Friday 19th July 2024,
North Yorks Enquirer

West Pier: “Carry on Regardless!”

West Pier: “Carry on Regardless!”

North Yorks Enquirer Harbours correspondent ALLAN ROBERTS reports on an apparent disregard of reality on the part of Scarborough Borough Council (which will cease to exist on 31st March 2023). The Council seems to be in denial of the fact that a combination of the Local Government Reorganisation (LGR) – which will transfer all of the Council’s assets and liabilities to the new unitary authority, North Yorkshire Council – and the formal Objection raised with External Auditors MAZARS LLP, which is preventing the ‘signing off’ of SBC’s accounts for another years. The Council’s accounts have not been ratified for 8 years.


An extraordinary consultation meeting of the Scarborough  Harbour Users’ Group and the West Pier Regeneration team took place on 30th January 2023, the Agenda for which was  circulated less than 2 hours before the meeting.

I have spoken at length with one of the Users’ Group reps who took part in that meeting, heldover ZOOM. In the absence of any minutes/notes of the discussions, here is my brief summary of just one of the important issues discussed.

My informant tells me that it is the Council’s intention is to relocate the tenants of the existing warehouses on West Pier into a new block.

The scant design details released so far are little more than artist’s impressions of a ‘vision’; very basic outline drawings.

Admittedly, there is no doubt that the present buildings are far from perfect. Particularly, the problem of getting gear up into the warehousing is one that should be addressed in the design of the new-build.

The present warehousing provides just one narrow access to the quayside, through which any gear has to be manually hoisted by rope and block-and-tackle.

Fork-lifts are available. However the doors are too narrow for a standard-size pallet to be used:

On the opposite side of the warehousing is a narrow balcony that provides the only access to the entrances:

Again, there are no mechanical means of lifting gear up to the individual warehouses, except by manhandling each piece of gear individually, by carrying it up the steps, or by hauling it up on ropes, over the balcony railings.

The images show pots standing on fork-lift pallets, a standard procedure for fork-lift transportation, which would make the task a simple one, if only the access doors on the quayside were sufficiently wide – which they are not. 

For comparison this is the Councils vision of the new block:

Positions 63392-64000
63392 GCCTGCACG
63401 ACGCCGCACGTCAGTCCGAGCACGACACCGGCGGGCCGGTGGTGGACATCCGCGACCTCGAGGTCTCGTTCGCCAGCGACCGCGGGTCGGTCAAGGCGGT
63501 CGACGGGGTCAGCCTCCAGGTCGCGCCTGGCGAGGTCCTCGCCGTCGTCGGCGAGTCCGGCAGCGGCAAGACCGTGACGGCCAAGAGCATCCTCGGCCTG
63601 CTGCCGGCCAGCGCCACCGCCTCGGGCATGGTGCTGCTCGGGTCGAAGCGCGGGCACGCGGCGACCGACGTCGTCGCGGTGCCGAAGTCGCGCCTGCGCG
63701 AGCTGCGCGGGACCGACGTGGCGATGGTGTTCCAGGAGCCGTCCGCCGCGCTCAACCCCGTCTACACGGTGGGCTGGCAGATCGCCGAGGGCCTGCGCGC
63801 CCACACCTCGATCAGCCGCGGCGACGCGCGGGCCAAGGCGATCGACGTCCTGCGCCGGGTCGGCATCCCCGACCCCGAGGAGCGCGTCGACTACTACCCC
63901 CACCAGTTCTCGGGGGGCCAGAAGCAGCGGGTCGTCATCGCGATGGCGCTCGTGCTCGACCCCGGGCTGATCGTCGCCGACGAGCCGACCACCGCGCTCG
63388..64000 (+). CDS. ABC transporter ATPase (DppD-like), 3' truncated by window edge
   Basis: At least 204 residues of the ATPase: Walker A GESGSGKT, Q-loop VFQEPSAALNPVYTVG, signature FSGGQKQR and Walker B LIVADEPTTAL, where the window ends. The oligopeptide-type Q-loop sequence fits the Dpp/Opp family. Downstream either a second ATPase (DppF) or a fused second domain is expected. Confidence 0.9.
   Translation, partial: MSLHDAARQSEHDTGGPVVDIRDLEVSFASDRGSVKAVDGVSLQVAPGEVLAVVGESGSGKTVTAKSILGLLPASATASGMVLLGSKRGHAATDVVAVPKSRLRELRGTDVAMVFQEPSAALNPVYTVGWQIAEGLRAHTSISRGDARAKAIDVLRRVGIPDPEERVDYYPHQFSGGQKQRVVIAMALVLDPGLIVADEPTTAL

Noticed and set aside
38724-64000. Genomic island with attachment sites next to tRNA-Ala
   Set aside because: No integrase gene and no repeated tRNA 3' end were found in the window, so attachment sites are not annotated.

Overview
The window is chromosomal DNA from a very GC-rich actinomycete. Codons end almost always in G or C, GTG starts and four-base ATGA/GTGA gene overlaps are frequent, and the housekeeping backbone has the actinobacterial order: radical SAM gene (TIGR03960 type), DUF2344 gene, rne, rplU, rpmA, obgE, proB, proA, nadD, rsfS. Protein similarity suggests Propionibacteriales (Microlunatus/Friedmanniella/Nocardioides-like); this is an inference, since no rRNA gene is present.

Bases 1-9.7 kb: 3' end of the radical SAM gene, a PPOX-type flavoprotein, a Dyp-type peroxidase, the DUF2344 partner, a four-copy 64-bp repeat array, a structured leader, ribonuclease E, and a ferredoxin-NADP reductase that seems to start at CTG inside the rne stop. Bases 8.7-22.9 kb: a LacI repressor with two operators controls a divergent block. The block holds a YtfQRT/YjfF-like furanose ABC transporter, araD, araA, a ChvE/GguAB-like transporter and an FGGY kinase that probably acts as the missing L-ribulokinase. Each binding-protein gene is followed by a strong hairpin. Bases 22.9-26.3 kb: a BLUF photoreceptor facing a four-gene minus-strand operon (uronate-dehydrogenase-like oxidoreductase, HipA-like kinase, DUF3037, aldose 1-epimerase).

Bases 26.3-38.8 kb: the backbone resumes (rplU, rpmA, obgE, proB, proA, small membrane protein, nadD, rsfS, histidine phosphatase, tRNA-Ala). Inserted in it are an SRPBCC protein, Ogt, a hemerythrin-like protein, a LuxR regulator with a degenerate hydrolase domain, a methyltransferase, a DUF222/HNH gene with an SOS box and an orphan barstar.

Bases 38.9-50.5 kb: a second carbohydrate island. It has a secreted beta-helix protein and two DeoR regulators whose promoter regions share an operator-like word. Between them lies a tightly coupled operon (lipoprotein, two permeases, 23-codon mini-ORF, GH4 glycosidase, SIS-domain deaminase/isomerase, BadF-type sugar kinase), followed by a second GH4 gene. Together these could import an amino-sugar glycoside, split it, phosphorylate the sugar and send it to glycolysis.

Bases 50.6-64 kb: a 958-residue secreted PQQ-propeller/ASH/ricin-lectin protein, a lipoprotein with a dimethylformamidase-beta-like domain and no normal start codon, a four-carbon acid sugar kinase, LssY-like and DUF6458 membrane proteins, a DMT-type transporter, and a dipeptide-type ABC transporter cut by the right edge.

There is only one access route to the entrances of the first-floor warehouses, via a balcony overlooking the quayside.

I understand that Project Manager Gary Collinson told the meeting that the balcony is there to deter tenants from hauling gear up on ropes, as previously described, and indeed labelled that activity as “beyond bad practice”.

Instead, the plan is to install a 1-tonne lift large enough to accommodate a pallet, at the seaward end of the building.

However, as both of the Users’ Group reps pointed out, that is not the ideal solution, as the gear still has to be transported manually from the lift, and along the balcony to access individual warehouse entrances, when it could be delivered far more directly (and safely) into an individual warehouse by fork-lift.

It was suggested that a better, and less expensive, design would be to have doors large enough to accommodate a standard fork-lift pallet on both the harbourside and the entrances and balcony on the other side (facing the car-park).

I envisage the doors would be similar to these in the first-floor of the block that is soon to be demolished – if the sea does not demolish it first!

The meeting apparently ended, with no decision made on the design of the new block. However, the Project Manager told those present at the meeting, that the Council intends to carry out one final round of individual consultations with tenants within the next two weeks – and no more, as that would be at a cost to the Council.

Could the true reason for this indecent haste be that the Council is more interested in meeting deadlines than considering the views of the Users’ Group representatives?

Is there a risk that the design is choosing ‘form over function’, with more concern being given to producing a ‘pretty’ building – rather than a functional one?

My informant tells me that the most telling statement that came out of the discussions regarding the concerns of the Harbour-users on the West Pier Plan, including the impending legal Objections by a prominent local business man and boat owner, came from Project Manager, Gary Collinson, who told the meeting:

“We will carry on regardless”

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